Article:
I treated Excel like it was “kids stuff”. I was “too good” for Excel.
Death by 1,000 Digital Paper Cuts
My first job out of college was as a financial auditor for Deloitte.
Auditors generate things called “work papers” which used to be on actual paper. Thankfully I missed the paper, but at Deloitte I reluctantly had my first experience diving head first into Microsoft Office, using Excel and Word.
At Deloitte, I mostly hated Excel.
We had a piece of internal software that allowed us to “check-in” and “check-out” Word and Excel files, kind of like what Microsoft SharePoint does now.
Most of my day was spent in Excel. I would checkout the Excel file, do my work, then check it back in at the end of the day.
I could no longer avoid Excel like I was able to do back in college. Grrr. I hated Excel. It seemed so elementary.
We had a lot of linked Excel files which had to be updated. This felt very clunky. To this day, I really do not like linked Excel files.
Excel was definitely better than using paper, but my programming brain didn’t like it. There was too much formatting involved.
Everyone had their own style (font sizes, colors, etc.) and most people started working on an Excel file by applying their own formatting style to it. Then someone else worked on the file and applied their own personal style to it, resulting in a “formatting tug of war” of sorts.
Excel would crash periodically and you would lose any work that you had done since you last saved so you made sure to save as often as possible. I still unconsiously use Ctrl-S a lot when working on an Excel file.
Even though Excel was better than paper, it didn’t seem like a good place to store information. It wasn’t good at being a database. In fact, it was terrible at being a database. I still feel that way today. An ERP system like Acumatica is a much better database than Excel.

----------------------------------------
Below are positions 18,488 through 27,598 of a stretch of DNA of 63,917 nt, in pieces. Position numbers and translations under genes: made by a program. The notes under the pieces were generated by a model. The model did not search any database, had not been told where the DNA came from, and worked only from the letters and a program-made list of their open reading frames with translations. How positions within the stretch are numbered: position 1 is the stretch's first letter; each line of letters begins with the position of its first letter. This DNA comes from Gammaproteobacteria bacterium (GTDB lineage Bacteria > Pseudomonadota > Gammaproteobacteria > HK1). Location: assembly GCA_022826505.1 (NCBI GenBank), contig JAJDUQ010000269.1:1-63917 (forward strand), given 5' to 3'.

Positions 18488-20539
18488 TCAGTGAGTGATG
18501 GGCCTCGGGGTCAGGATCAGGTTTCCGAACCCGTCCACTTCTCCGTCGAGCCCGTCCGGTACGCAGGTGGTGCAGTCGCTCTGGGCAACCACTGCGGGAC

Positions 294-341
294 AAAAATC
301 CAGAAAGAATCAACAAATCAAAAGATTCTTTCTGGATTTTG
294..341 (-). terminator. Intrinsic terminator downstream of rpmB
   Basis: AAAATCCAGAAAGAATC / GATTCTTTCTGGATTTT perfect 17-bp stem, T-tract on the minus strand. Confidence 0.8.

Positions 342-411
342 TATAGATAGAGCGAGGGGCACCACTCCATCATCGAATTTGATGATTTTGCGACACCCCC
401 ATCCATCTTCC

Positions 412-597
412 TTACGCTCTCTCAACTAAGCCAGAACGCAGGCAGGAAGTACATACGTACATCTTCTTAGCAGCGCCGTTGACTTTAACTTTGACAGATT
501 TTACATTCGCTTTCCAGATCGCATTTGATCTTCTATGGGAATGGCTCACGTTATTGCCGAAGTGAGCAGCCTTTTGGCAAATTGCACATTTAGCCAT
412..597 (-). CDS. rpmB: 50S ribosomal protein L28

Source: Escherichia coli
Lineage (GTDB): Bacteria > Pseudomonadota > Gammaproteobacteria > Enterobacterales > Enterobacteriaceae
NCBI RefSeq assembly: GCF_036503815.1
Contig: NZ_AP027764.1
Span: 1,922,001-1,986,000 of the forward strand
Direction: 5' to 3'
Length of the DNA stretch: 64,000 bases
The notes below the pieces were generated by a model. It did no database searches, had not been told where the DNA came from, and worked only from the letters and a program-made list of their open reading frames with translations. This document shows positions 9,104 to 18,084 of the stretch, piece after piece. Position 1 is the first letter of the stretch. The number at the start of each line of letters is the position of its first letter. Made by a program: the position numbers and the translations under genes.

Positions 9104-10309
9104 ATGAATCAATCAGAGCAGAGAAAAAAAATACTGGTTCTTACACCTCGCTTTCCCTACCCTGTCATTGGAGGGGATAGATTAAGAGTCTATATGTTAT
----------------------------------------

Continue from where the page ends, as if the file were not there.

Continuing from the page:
Excel is the opposite of “one version of the truth”. When using Excel spreadsheets rather than an ERP system, everyone can build their own version of the truth. Kind of like what social media has done to truth in society, Excel as a database creates multiple versions of the truth in an organization.
A Glimmer of Light
Deloite was my first experience using Excel and, although I didn’t like Excel overall, I did have fun with the Excel functions. My co-workers would frequently ask me for creative ways to solve their real-world problems with Excel functions. This made my programming brain happy. And it made them happy too.
Most of my co-workers didn’t have a programming background like I did, but they understood Excel functions. They might not be able to come up with an elegant formula on their own, but they could understand a formula that was handed to them. Excel functions were essentially the language that we auditors used to communicate.
So, even though I hated Excel and I would continue avoiding it if I had a choice, the calculation engine in Excel, with it’s powerful and user-friendly functions, was interesting to me. Little did I know that, as an auditor, I was only scratching the surface of what Excel could do.